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Sketch Layers

August 26, 2009

Layering drawings one on top of the other and tracing is a technique I use to modify and think through my design processes. This concept is used in computer-aided design software to separate different data of a drawing. I use a similar concept of layering when sketching. These layers are “fore-ground”, “middle-ground” and “back-ground”. I always keep these in mind when navigating a scene for a “framed view”.

The jetty in this conceptual sketch of Victoria Harbour is in the “fore-ground”. The buildings beyond are in the “back-ground”, while the tall ship and the promenade, the focus of the sketch, are in the “middle-ground”.

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From → Sketching

5 Comments
  1. daf permalink

    Are there always the “3” grounds? Is the focus always being the middle-ground?

    And do you sketch the fore-ground before middle-ground, and middle-ground before back-ground?

    • sketching journey permalink

      Fore-ground, middle-ground and back-ground are layers that I use to mentally organize zones in my sketches. They help to compose my framed view, as well as to accentuate depth to the simulated perspective. e.g. Objects in the fore-ground would be highly detailed compared to those in the back-ground. And generally I would set the focus of the composition in the middle-ground.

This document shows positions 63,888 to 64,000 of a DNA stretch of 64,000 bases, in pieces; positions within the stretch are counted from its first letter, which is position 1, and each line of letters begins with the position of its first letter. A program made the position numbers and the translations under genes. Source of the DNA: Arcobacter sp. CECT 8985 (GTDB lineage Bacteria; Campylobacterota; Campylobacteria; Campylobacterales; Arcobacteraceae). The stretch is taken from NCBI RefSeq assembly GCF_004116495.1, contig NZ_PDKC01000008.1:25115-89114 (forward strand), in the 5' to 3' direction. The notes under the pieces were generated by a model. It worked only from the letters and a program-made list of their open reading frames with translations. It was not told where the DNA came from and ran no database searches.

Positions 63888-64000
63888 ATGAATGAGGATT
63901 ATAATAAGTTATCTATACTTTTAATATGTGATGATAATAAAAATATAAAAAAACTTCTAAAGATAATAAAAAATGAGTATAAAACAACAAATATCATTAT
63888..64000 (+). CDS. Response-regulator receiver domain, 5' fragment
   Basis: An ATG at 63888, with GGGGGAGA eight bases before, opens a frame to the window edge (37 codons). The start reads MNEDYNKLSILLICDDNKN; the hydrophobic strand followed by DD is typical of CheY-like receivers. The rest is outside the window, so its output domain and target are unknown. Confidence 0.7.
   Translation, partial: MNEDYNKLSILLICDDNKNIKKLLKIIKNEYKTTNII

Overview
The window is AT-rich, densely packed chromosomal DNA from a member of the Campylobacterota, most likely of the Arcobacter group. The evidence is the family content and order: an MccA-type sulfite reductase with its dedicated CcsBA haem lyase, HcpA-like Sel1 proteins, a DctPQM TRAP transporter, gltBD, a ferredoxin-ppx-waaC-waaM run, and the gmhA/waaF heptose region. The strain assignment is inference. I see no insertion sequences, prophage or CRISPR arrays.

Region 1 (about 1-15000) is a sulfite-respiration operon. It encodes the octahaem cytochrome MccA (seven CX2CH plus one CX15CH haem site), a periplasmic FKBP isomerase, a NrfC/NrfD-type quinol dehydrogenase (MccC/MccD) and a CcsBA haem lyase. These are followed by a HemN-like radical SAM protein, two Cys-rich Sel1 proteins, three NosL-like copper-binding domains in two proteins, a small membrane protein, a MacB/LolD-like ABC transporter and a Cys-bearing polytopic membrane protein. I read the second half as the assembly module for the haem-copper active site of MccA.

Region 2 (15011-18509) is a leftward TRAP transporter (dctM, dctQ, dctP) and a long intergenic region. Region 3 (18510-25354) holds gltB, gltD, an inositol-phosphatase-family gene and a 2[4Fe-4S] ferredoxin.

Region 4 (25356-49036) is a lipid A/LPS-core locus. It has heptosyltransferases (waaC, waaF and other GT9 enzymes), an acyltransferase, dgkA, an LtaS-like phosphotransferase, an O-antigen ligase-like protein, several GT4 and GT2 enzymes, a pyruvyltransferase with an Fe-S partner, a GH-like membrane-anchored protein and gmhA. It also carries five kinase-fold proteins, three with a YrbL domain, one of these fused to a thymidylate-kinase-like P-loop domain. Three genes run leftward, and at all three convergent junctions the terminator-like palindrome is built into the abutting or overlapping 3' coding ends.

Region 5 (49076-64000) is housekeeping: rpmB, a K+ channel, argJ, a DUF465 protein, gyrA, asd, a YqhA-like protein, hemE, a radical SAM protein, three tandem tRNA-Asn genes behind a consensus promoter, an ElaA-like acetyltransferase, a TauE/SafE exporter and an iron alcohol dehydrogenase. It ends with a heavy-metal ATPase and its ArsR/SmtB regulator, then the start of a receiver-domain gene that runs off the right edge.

No that is not always the case. It depends on the complexity of the scene. Which zone is sketched first depends on the overlapping of the objects in the view that you are attempting to sketch. But the key to where one should begin a sketch depends on the object that will be used to “scale” the view. But that is getting ahead of my sketching journey. More on “scale” later.

  2. iyahman permalink

    That is a great way of composing a view. I guess we all do it, especially when taking a photograph, but never really break it down in steps.

    • sketching journey permalink

      Yes, “layering” views comes from experience in analyzing what you see in the 3D world. A camera does this easily, but if you look closely at your photograph you will discover that the image is “flat” compared with the image in your “brain” (your perceived image)! Try comparing views taken with a 50 mm lens, with a “fish eye” lens and with what you see with your naked eyes. Your eyes perceive the image from multiple viewpoints (your rotating eyeball) compared with the fixed camera lens. I only take photos of my on-site views after completing my sketches because I discovered that I “see more” than a camera does every time! (More on perspective later)

  3. sketching journey permalink

    Thanks for you comments Shelley, Watch out for the launch of my Sketchbook!

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